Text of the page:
What’s so likeable about London’s newest hip-hopper Speech Debelle is her youth, the lack of bling and her resistance to shouting and cussing her way through masculine hip hop beats as many of her female predecessors. She may be on the Big Dada record label which also hosts Roots Manuva but judging by this debut album she’ll soon not only be competing, not only to become the label’s most prominent hip-hop talent but also possibly the UK’s.
Speech Therapy, opens with ‘Searching’, at first feeling like a polished singer songwriter tune with its finger picking acoustic guitar before introducing her soft flowing rhymes and polite beats. It’s both a hip-hop tune disguised a folk song and a folk song disguised as a hip-hop tune. From the off you know you’ve got something different and even when track two reveals the record’s true character, it retains a soft on the ear feel with its modesty, restraint and clickity clack beats, not to mention Debelle’s use of intelligent language and conscious opinions.
‘Spinnin’ is as catchy as sin and would grace any top 40 countdown. The dub-like ‘Daddy’s Little Girl’ is a hearbreaking address to her father and his absence in her life, (“I am daddy’s little girl, that makes me tough, he never held my hand”) and a call to arms for all suffering ex-single parent children. ‘Wheels In Motion’ features an unmistakable but fabulous contribution by labelmate Roots Manuva, especially when his baritone slowly ooooohs it’s way over her wicked fast delivery, a rare case on a hip-hop record where one of the only two ‘featuring another MC’ track is actually used to the right effect rather just for the sake of it, or to have another name on the cover art sticker.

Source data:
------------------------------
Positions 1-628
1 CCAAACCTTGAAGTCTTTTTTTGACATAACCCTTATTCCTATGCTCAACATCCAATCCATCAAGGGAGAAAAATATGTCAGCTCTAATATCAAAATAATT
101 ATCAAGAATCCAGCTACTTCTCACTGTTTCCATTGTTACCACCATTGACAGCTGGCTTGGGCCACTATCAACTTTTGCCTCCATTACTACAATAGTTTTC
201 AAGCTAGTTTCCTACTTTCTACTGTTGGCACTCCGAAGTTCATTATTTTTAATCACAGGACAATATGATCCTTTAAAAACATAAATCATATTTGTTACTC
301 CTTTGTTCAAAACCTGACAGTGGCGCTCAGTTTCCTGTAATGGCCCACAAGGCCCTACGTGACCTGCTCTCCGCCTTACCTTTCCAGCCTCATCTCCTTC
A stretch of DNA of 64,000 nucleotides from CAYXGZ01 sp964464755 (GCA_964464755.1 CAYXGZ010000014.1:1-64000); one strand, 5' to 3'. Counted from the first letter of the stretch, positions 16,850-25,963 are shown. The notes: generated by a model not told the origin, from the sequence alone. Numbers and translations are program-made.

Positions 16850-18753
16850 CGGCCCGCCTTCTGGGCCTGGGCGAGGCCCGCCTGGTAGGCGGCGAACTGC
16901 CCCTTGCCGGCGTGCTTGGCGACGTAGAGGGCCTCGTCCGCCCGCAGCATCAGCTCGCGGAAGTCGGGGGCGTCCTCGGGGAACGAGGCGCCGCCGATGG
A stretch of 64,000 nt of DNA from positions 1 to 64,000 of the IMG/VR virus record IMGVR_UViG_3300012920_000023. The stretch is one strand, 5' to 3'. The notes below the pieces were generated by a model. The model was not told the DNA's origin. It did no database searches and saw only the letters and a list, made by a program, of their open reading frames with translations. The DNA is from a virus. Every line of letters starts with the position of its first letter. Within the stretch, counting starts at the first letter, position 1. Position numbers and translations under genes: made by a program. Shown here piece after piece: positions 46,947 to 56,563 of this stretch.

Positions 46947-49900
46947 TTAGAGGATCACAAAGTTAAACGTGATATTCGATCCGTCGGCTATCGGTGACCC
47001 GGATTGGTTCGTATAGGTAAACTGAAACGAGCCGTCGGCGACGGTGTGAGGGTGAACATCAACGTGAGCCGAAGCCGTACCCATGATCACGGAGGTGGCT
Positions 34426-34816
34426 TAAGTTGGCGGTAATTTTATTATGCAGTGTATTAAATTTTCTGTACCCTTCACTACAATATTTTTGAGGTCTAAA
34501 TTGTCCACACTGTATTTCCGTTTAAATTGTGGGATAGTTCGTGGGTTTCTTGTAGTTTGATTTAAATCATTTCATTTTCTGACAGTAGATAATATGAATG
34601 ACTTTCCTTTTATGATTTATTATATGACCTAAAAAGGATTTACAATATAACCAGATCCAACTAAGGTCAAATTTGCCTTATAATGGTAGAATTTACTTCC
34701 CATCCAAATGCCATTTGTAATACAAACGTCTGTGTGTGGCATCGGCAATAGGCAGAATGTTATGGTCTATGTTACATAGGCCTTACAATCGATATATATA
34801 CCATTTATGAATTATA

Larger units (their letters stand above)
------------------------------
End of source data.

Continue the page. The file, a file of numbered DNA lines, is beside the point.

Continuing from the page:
The subject matter is as it should be, she’s written about what she knows, London working class issues, teenage angst, young love and waster boyfriends. ‘Buddy Love’ with its acoustic reggae rhythm tells of her boyfriend is also her best friend and is packed full of beautiful couplets, notably ‘I laugh a lot, you bring me so much fun, you tell me that you lucky, but I’m the lucky one’. This is mature stuff both lyrically and musically from such a young head coming from such a congested environment and can be admired for its honest commentary and musical flow from the opening chords of ‘Searching’ to the final beats of ‘Speech Therapy’.